Cat-scratch disease – causes, side effects and treatments at NaturalPedia.com

Wednesday, February 07, 2018 by

Cat-scratch disease, which is also called subacute regional lymphadenitis or catscratch fever, is characterized as a bacterial infection that a person acquires after he is bitten, scratched, or licked by a cat or kitten. Most cases of this disease usually happen during the fall and winter. They usually occur to children and adolescents more often than in adults, for the former are more likely to play and tease cats or kittens.

Bartonella henselae, a gram-negative rod and the bacteria that bring about this disease, thrive in infected cats’ saliva without making the host sick. In fact, the host cat or kitten may carry the bacteria for months without it registering any abnormalities or any signs that it may be infected. A way to get the bacteria spread among cats is via fleas.

French neurologist Henri Parinaud was acknowledged for his first description of the cat-scratch disease in 1889. However, it was in 1931 when the existence of cat-scratch disease was fully delved on. French physician Dr. Robert Debré and his colleague Georges Semelaigne witnessed a case of suppurating epitrochlear adenitis at the University of Paris and described a number of cat scratches on the affected side.

Dr. Lee Foshay, a microbiologist at the University of Cincinnati, thought cat-scratch disease might be a possible manifestation of tularemia, which is a disease that can be passed on to humans by infected animals. He produced an antigen from the pus of affected patients. Debré and his colleagues consequently developed the same antigen.

Known side effects of cat-scratch disease

One thing you would first notice on a person that has a cat-scratch disease is a blister or a bump that is reminiscent of an insect bite, which is an inoculation lesion, or a wound which marks the entry point of the bacteria to the body. They are usually found on the arms and hands, scalp, or head, and are not painful.

Within a couple of weeks after the bite or scratch, one or more lymph nodes close to the area of the inoculation lesion will swell and become tender. Lymph nodes are circular organs of the immune system that are also referred to as glands. For instance, if the inoculation lesion is on the arm, the lymph nodes in the armpit or elbow will swell.

These swollen lymph nodes sprout most often in the underarm or neck areas, although if the lesion is on the leg, the nodes in the groin will be impacted. The skin over these swollen lymph nodes will tend to become warm and red.

Also, a person infected with a cat-scratch disease may suffer from headaches, fatigue, achiness, malaise, enlarged spleen, fever, sore throat, and loss of appetite. In worst case scenarios, patients may experience oculoglandular syndrome (a combination of granulomatous conjunctivitis in one eye, and swollen lymph nodes in front of the ear), neurorenitis, pneumonia, erythema nodosum (inflammation of fat cells under the skin), thrombocytopenic purpura (characterized by excessive bruising and bleeding), encephalitis, osteomyelitis (bone infection), arthralgia (joint pain), and arthritis.

Body systems harmed by cat-scratch disease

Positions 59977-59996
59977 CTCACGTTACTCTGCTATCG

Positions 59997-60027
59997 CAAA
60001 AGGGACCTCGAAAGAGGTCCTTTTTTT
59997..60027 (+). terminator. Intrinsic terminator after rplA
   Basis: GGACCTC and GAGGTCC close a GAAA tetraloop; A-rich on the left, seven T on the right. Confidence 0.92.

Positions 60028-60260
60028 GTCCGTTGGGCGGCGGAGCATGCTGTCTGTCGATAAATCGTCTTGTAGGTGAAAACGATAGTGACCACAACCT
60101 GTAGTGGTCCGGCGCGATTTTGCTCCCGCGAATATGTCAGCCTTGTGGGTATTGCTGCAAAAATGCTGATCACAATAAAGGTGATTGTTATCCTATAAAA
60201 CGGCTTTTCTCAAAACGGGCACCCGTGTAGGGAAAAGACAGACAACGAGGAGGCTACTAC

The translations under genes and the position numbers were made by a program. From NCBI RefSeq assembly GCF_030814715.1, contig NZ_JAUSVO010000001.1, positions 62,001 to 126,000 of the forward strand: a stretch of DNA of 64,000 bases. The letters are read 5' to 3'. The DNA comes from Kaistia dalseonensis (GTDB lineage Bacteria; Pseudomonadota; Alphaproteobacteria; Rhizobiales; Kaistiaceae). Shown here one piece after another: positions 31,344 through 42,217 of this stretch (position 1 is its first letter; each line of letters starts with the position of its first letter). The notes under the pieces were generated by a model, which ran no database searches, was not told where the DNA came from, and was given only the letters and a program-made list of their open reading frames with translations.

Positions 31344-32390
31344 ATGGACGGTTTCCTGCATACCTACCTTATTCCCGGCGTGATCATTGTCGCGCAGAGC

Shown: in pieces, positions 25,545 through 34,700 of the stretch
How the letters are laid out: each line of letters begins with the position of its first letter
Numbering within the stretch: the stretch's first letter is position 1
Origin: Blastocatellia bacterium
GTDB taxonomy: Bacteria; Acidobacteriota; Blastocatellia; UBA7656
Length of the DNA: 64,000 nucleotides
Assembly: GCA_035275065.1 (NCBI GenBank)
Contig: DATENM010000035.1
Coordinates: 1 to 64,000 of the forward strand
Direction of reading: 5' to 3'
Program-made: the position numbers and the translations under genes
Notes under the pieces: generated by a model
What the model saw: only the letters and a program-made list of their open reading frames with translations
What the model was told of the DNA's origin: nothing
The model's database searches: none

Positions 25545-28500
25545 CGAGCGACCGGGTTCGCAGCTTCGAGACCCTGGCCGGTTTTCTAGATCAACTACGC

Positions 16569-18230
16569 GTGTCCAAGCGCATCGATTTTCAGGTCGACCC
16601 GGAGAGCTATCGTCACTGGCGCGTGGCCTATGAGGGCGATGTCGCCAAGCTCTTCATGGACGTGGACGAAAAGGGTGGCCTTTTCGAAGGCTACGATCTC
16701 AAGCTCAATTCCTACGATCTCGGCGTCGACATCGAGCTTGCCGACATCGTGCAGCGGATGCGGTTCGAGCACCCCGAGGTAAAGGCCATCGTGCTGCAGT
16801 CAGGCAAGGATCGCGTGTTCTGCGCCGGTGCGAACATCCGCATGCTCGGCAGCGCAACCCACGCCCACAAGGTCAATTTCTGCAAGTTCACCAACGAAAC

Cat-scratch disease normally affects the integumentary, musculatory, and immune systems.

Food items or nutrients that may prevent cat-scratch disease

There are around a dozen treatments for cat-scratch disease. Applying a mixture of a teaspoon of lavender oil and a teaspoon of sunflower oil to the swelling for two to three times a day can cause unexpected effects to your lesion.

Treatments, management plans for cat-scratch disease

Physicians diagnose cat-scratch disease depending on a child’s history of exposure to a cat or kitten, plus a physical examination. They usually prescribe antibiotics to treat cat-scratch disease. It is essential that the proper dosage is followed by the patient to be able to expect immediate relief.

Kids with cat-scratch disease could be allowed proper bed rest, especially if they tire easily. If the child would rather play, encourage indoor games that have little to do with physical activity and make sure that the child doesn’t injure swollen lymph nodes.

To avoid or getting scratched by a cat that may or may not have cat-scratch disease, a child should avoid playing rough near or with the animal. Also, make sure to always have the members of the family wash their hands after touching the pet cat. If a child has been scratched by a pet cat, he should wash the affected area with soap and water.

Keep your house clean to avoid the infest of fleas that may infect your cat and spread the disease to your family.

Where to learn more

Summary

Cat-scratch disease, which is also called subacute regional lymphadenitis or catscratch fever, is characterized as a bacterial infection that a person acquires after he is bitten, scratched, or licked by a cat or kitten.

One thing you would first notice on a person that has cat-scratch disease is a blister or a bump that is reminiscent of an insect bite.

Cat-scratch disease normally affects the integumentary, musculatory, and immune systems.

Sources include:

KidsHealth.org

eMedicine.Medscape.com

RareDiseases.info.NIH.gov

Home-Remedies-for-You.com



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